"I can't put my finger on it. They're a tough team," Billups said of the Jazz, who finally took control for good when Okur hit a three-pointer and Ostertag converted a Palacio pass into a awkward-but-effective layup. "They play extremely hard . . . and keep you off-balance."
Palacio finished the upset with two baskets in the final 40 seconds, a 15-foot jumper and a pick-and-roll drive to the basket past Rasheed Wallace.
The late-game heroics pulled out a victory that appeared impossible after the Pistons shot 62 percent in the first quarter and took a 30-16 lead. Making it worse was the Jazz's habit of quitting for the last few minutes of each period; they were outscored 18-4 in the final two minutes of the first three quarters.
Didn't matter, once the Pistons began missing open shots - they hit only 30 percent after the first quarter - and Utah's unlikely heroes stepped forward.
"We just hung in there, that's the big thing," said Williams, who scored nine of his 14 points in the final period and overtime. "If we do that, we can beat anybody."
Bizarre as it sounds.
Reporter Phil Miller can be reached at firstname.lastname@example.org. To read more about the Jazz, go to his blog at http://blogs.sltrib.com/jazz. To write a letter about the Jazz or any sports topic, send an e-mail to email@example.com.
Jazz humble defending champions
IN SHORT - The Jazz rallied from a 10-point fourth-quarter deficit, survived Detroit's last-second shot at victory, and humbled the league's best team in overtime to sweep the season series.
KEY STAT - Detroit made 62.5 percent of its shots in the first quarter, but less than half that, or 30.5 percent the rest of the way. Utah, meanwhile improved from a 30.0 percent opening period to make 45.9 percent
KEY MOMENT - After Mehmet Okur gave the Jazz their first two-point lead by making a three-pointer in overtime, Greg Ostertag rebounded a Tayshaun Prince three-pointer, sped (sort of) down the floor, and converted a Milt Palacio pass into a layup for the winning margin.
Jazz 94, Pistons 90
FG FT Reb
UTAH Min M-A M-A O-T A PF Pts
Kirilenko 48:52 8-18 5-6 3-11 7 3 24
Okur 33:35 4-12 4-5 7-17 1 0 13
Collins 19:44 1-4 1-2 3-4 1 3 3
Giricek 7:11 0-3 0-0 1-1 1 2 0
McLeod 24:56 1-6 0-0 0-1 4 1 2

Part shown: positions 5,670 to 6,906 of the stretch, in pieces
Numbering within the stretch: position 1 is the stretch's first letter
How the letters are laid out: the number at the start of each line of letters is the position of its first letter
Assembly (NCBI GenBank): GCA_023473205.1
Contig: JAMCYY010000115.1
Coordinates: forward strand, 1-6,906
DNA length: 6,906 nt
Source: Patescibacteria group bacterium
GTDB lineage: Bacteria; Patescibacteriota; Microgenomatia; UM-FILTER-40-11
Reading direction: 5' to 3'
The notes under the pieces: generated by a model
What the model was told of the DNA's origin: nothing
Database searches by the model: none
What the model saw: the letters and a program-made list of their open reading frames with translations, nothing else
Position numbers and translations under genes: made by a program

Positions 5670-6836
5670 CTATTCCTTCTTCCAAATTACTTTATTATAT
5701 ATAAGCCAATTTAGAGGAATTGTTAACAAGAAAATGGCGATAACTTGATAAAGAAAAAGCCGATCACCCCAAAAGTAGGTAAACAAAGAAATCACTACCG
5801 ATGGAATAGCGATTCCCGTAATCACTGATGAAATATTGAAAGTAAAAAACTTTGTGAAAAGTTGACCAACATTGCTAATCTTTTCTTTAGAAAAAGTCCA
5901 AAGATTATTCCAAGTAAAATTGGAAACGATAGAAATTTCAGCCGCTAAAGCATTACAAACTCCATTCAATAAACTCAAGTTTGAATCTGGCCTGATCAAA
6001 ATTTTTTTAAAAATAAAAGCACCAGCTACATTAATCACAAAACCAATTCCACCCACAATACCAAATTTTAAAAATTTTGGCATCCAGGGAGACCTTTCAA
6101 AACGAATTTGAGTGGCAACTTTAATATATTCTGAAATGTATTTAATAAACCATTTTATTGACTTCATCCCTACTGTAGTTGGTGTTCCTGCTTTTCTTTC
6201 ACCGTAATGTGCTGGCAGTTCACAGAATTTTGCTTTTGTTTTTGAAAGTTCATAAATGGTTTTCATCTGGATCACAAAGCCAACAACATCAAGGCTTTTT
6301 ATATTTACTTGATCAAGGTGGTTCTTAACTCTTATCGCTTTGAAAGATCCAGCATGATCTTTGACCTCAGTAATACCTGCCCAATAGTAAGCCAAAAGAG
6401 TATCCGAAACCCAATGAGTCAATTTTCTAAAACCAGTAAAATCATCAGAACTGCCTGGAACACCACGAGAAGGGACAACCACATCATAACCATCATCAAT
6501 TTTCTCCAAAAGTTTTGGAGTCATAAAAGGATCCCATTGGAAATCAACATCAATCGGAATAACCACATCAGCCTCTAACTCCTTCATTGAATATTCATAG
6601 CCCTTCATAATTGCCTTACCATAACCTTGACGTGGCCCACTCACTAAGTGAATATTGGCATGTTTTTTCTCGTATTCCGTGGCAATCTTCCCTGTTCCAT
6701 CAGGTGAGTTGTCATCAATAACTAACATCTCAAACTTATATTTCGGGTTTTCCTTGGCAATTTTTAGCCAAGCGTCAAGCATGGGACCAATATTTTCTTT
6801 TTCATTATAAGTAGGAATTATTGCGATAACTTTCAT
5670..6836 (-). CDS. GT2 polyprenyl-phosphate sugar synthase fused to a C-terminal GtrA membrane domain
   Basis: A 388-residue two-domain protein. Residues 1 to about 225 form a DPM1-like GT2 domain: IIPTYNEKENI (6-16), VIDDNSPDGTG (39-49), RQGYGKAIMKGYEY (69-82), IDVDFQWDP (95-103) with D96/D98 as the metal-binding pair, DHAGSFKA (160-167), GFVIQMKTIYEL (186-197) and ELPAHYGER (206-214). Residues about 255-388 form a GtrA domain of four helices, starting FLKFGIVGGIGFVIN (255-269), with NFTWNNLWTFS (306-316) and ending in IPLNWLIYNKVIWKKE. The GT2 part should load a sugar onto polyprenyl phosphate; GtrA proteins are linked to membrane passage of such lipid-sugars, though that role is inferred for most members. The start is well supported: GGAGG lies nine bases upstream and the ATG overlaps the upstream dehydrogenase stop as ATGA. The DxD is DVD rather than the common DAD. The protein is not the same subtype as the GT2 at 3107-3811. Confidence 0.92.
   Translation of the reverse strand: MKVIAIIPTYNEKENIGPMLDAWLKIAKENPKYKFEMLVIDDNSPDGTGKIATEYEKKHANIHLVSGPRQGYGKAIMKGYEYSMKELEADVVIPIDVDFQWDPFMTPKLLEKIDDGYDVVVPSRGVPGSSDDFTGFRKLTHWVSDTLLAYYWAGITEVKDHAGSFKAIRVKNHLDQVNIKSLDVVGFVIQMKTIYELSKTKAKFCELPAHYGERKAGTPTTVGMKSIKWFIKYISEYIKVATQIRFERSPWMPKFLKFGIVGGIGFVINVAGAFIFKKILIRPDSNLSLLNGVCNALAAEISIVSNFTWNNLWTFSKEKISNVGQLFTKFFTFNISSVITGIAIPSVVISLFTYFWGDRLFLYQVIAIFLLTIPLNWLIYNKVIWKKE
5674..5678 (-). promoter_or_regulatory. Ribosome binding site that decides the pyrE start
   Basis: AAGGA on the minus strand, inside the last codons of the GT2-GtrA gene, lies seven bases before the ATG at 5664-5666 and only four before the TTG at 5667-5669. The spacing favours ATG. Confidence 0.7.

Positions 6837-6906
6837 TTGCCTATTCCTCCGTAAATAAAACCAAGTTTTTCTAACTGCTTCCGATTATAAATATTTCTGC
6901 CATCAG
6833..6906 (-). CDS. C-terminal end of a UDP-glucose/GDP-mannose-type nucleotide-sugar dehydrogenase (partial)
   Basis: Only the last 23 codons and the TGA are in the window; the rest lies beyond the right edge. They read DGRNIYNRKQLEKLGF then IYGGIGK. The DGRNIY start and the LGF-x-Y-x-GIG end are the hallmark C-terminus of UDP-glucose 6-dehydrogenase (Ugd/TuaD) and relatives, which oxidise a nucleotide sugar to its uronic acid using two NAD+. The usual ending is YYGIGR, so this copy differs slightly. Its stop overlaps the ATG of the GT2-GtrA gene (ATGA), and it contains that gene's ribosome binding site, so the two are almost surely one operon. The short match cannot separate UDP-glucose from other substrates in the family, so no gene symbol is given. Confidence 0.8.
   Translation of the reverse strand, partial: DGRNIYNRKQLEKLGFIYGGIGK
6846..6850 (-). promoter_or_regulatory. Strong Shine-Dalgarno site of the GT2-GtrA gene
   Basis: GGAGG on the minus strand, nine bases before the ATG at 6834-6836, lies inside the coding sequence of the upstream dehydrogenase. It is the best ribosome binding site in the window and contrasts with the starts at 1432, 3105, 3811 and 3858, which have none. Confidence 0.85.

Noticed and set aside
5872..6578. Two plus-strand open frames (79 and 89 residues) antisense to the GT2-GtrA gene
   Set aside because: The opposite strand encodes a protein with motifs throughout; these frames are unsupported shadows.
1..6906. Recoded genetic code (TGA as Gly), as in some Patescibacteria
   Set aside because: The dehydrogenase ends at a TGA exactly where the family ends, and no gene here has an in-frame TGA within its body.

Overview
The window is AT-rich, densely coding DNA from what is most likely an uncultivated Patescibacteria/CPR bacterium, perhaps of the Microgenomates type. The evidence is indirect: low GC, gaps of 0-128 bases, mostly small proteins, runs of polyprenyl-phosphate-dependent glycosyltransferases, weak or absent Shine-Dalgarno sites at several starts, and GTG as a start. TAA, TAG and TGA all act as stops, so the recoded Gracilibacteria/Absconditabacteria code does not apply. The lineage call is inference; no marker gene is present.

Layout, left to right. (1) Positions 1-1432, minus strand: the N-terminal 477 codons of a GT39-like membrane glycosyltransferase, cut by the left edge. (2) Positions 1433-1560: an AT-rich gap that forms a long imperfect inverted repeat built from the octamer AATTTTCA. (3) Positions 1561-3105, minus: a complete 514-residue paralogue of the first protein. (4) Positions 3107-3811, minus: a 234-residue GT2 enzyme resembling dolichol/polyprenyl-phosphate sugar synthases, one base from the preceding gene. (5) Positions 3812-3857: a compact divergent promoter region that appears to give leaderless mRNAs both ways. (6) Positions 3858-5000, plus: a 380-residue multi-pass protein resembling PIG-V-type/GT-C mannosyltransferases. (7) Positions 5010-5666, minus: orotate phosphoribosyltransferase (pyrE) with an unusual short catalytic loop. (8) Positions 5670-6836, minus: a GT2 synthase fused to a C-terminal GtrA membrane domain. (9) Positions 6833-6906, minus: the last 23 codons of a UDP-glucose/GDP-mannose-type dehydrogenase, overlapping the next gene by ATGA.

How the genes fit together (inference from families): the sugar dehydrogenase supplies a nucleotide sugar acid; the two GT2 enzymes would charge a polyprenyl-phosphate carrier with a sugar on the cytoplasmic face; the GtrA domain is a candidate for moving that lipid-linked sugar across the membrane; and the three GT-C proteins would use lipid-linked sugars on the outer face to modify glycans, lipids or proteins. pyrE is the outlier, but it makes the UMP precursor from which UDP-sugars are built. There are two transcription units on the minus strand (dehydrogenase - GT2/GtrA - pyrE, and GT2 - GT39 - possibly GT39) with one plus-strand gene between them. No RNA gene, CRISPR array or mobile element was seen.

Brown 23:09 4-8 1-2 1-3 4 2 9
Ostertag 30:36 4-7 1-2 4-9 1 3 9
Harpring 25:16 3-5 6-8 1-6 0 4 12
Williams 28:04 5-9 3-4 1-3 1 4 14
Palacio 22:41 4-9 0-0 0-1 2 1 8
Whaley 0:56 0-0 0-0 0-0 0 0 0
Totals 265:00 34-81 21-29 21-56 22 23 94
Percentages: FG .420, FT .724. Three-Point Goals: 5-12, .417 (Kirilenko 3-5, Okur 1-2, Williams 1-2, McLeod 0-1, Brown 0-2). Team Rebounds: 8. Team Turnovers: 14 (15 PTS). Blocked Shots: 7 (Ostertag 3, Kirilenko 2, Collins, McLeod). Turnovers: 13 (Kirilenko 4, Okur 2, Brown 2, Harpring, Giricek, Ostertag, Palacio, Williams). Steals: 3 (Kirilenko, Harpring, Williams). Technical Fouls: Defensive Three Second, 6:21 third.
FG FT Reb
DETROIT Min M-A M-A O-T A PF Pts
Prince 41:21 5-12 3-4 4-5 3 3 14
RWallace 32:35 5-13 1-2 3-7 0 5 11
BWallace 49:26 2-6 0-0 8-16 1 3 4
Hamilton 44:16 7-20 3-4 3-3 8 2 18
Billups 46:13 7-21 7-8 0-4 8 2 24
McDyess 23:59 4-8 5-6 0-3 1 4 13
Evans 5:12 0-0 0-0 0-0 0 0 0
Delfino 15:11 0-3 2-2 2-3 0 1 2
Arroyo 6:47 2-5 0-0 0-0 0 0 4
Totals 265:00 32-88 21-26 20-41 21 20 90
Percentages: FG .364, FT .808. Three-Point Goals: 5-16, .312 (Billups 3-7, Hamilton 1-3, Prince 1-4, R.Wallace 0-2). Team Rebounds: 11. Team Turnovers: 7 (4 PTS). Blocked Shots: 6 (B.Wallace 2, Delfino 2, Prince, R.Wallace). Turnovers: 6 (McDyess 2, Billups, Hamilton, Prince, Evans). Steals: 5 (McDyess 3, Billups, Hamilton). Technical Fouls: R.Wallace, 4:14 third.
Utah 16 20 19 27 12 -94
Detroit 30 14 21 17 8 -90
A - 22,076 (22,076). T - 2:28. Officials: Ron Garretson, Marc Davis, Scott Foster.